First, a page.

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Nate Hegyi

Nate is UM School of Journalism reporter. He reads the news on Montana Public Radio three nights a week.

This story was powered by America Amplified, a public radio initiative.

If you want a hearty breakfast in the small town of Thompson Falls, Montana, Minnie's Montana Cafe has you covered.

 



This story was powered by America Amplified, a public radio initiative.

It's Cinco de Mayo in Sandpoint, Idaho, and a downtown pub is giving away free meals to families in need. Not many people are out. A few are wearing masks. Outside the pub, a teenager is playing the Beatles' song "Yesterday" on his violin.


This story is powered by America Amplified, a public radio initiative.

It's a sunny, spring afternoon and Holly Spriggs and her teenage son, Sawyer Michaud, are digging around in her giant garden outside of Lander, Wyo.

"We're working on planting some potatoes and onions before we get some moisture here," she says. 

Spriggs is having a great time, but Sawyer would rather be snowmobiling.


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On a recent rainy day in Rockville, Utah, cars roared down the highway as Dutch cyclists Marica van der Meer and Bas Baan huddled together underneath the awning of a post office, trying to fix a flat tire.

Some of the nation's top polluters are now running on the honor system after the Environmental Protection Agency last week announced relaxed enforcement of environmental regulations amid the COVID-19 pandemic.

Four women from the nation's second largest Indian reservation have turned to the federal court system after they were banished by tribal leadership last year.

"It changed our lives," Ute tribal member Angelita Chegup said. "One moment, I had a job, the next moment I didn't."

Banishment is a severe and rare form of punishment in Indian Country. It has its roots in pre-Colonial America, when tribes would banish murderers, thieves or mutineers from their community and into the wild.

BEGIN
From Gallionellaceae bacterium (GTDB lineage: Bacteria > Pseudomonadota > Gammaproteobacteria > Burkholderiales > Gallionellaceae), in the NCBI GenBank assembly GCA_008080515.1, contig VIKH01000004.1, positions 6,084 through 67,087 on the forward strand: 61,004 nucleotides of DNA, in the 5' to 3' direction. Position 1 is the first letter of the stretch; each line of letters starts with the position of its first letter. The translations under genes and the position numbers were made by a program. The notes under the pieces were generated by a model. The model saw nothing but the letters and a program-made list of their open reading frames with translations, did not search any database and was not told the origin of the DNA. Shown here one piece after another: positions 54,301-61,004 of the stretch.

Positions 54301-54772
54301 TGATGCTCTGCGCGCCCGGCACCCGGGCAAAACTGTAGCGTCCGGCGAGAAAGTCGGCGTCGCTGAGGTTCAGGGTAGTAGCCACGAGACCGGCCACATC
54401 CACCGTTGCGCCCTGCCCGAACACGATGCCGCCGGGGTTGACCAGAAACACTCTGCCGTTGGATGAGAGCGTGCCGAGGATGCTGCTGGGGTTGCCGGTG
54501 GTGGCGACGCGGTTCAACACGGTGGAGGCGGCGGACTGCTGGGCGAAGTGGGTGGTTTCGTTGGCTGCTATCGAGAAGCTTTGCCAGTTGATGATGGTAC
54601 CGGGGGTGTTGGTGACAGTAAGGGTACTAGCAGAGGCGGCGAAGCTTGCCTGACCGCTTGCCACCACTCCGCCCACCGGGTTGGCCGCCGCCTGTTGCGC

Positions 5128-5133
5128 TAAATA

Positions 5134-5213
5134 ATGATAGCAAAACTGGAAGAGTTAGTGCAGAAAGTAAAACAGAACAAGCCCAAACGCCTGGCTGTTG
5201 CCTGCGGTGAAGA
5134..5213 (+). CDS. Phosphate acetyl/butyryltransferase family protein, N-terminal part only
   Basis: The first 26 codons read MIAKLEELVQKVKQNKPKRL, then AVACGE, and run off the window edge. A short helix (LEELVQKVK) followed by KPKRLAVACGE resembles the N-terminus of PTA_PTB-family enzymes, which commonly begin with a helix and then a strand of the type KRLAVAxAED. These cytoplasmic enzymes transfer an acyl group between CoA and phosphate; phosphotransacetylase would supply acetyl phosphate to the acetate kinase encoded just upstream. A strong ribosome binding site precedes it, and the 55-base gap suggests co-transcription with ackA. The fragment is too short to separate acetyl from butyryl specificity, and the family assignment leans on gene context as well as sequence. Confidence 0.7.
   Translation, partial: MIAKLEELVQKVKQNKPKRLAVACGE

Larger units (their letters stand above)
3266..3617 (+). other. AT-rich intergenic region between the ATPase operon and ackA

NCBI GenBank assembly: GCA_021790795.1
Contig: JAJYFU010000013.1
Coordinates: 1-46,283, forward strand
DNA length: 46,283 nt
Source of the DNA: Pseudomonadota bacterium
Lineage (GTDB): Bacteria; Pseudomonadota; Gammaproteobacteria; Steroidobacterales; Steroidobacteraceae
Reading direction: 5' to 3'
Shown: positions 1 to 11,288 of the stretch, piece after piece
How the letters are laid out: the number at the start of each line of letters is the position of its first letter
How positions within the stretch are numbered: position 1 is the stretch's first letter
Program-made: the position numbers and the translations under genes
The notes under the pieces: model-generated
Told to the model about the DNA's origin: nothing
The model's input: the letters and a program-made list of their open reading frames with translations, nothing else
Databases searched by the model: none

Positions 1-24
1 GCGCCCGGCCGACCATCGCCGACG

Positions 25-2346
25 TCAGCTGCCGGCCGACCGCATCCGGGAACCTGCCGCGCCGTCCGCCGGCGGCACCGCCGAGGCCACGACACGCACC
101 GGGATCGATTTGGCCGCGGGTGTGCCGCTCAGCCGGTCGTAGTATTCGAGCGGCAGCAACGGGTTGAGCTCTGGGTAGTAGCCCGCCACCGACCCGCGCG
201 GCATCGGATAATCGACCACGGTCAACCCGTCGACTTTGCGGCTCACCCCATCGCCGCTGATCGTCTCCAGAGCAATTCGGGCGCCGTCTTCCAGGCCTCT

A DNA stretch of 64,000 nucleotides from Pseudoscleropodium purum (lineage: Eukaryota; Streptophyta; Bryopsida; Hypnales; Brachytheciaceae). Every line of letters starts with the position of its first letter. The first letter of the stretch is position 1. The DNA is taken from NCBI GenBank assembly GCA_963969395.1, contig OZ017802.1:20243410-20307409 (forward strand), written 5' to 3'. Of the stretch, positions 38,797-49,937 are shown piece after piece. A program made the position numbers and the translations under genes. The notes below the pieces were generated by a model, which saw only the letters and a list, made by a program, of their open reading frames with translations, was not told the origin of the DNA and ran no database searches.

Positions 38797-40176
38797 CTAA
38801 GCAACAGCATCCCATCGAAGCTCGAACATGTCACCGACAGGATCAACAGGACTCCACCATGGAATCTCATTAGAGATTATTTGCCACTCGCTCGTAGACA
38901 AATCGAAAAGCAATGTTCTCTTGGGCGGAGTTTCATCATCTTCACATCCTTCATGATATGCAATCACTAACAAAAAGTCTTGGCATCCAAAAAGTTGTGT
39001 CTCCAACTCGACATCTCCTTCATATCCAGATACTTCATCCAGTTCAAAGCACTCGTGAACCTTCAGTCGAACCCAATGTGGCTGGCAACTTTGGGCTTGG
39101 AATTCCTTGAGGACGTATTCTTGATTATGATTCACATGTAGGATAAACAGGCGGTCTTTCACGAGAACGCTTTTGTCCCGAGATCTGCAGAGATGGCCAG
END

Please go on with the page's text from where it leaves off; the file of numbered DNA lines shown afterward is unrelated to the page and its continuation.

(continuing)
This story was supported by the Pulitzer Center on Crisis Reporting.

A privately funded, nonprofit organization is creating a 3.2 million-acre wildlife sanctuary — American Prairie Reserve — in northeastern Montana, an area long known as cattle country.

Ryan Zinke has stepped down as interior secretary, resigning as planned amid a series of ethics investigations. In a tweet he said it's been a "high honor" to serve, adding that the agency has restored public lands, improved public access and "shall never be held hostage again for our energy needs."

So far the president has not nominated anyone as a permanent replacement. The acting secretary is Zinke's deputy David Bernhardt, a lawyer and former lobbyist for the oil industry with longtime experience at the agency.

The Federal Duck Stamp Program is for the birds, at least when it comes to birdwatchers.

Lyle St. Goddard, 56, is running along a dirt trail on the Blackfeet Reservation in Montana.

"It takes me about a lap to loosen up," he says.

Being a hotshot is a young man's game and St. Goddard believes he's one of the oldest hotshot crew members in the country.

"I still can do it," he says. "I just got to keep in shape. I'll be okay."

St. Goddard supervises the Chief Mountain Hotshots, one of the big employers of young men and women on the reservation. They only hire Natives and they can promise good pay and the chance to travel all over the country.

Ranking U.S. House Democrats are calling for an ethics investigation into Interior Secretary Ryan Zinke. They want to know more about a land deal between Zinke's family foundation and a real estate project with ties to the oil and gas giant Halliburton.

On a windy and unseasonably warm winter day in Yellowstone National Park in Montana, spokeswoman Morgan Warthin stands in the middle of a massive, empty valley.

"Yellowstone is so big," she says. "Where do you begin to look?"

She is searching for any of the 52 bison that were set free from two holding pens in mid-January.

Authorities say the bison escaped after somebody used bolt cutters to open up a fence. They soon scattered across an area larger than Delaware, and officials have launched a criminal investigation to find out what happened.

In central Montana, drones are dropping peanut butter pellets on prairie dog colonies. It's part of an effort by biologists to save North America's most endangered mammal — the black-footed ferret (or as the U.S. Fish and Wildlife Service calls it, the BFF).

Prairie dogs make up the vast majority of a BFF's diet. Save the food and you save the ferret, biologists wager.

Huddled behind his white pickup truck in northwestern Montana, Roland Kennerly stuffs his hands into his coat pockets.

"Oh, this wind," he says. "It's starting to snow now."

The road had turned into a muddy slop leading towards a pocket of socked-in mountains and roadless grassland known as the Badger-Two Medicine area.

"You can only get in there by walking or by horseback, so it keeps it in its natural state," Kennerly says. "I hope it stays that way, for my kids and my kids' kids."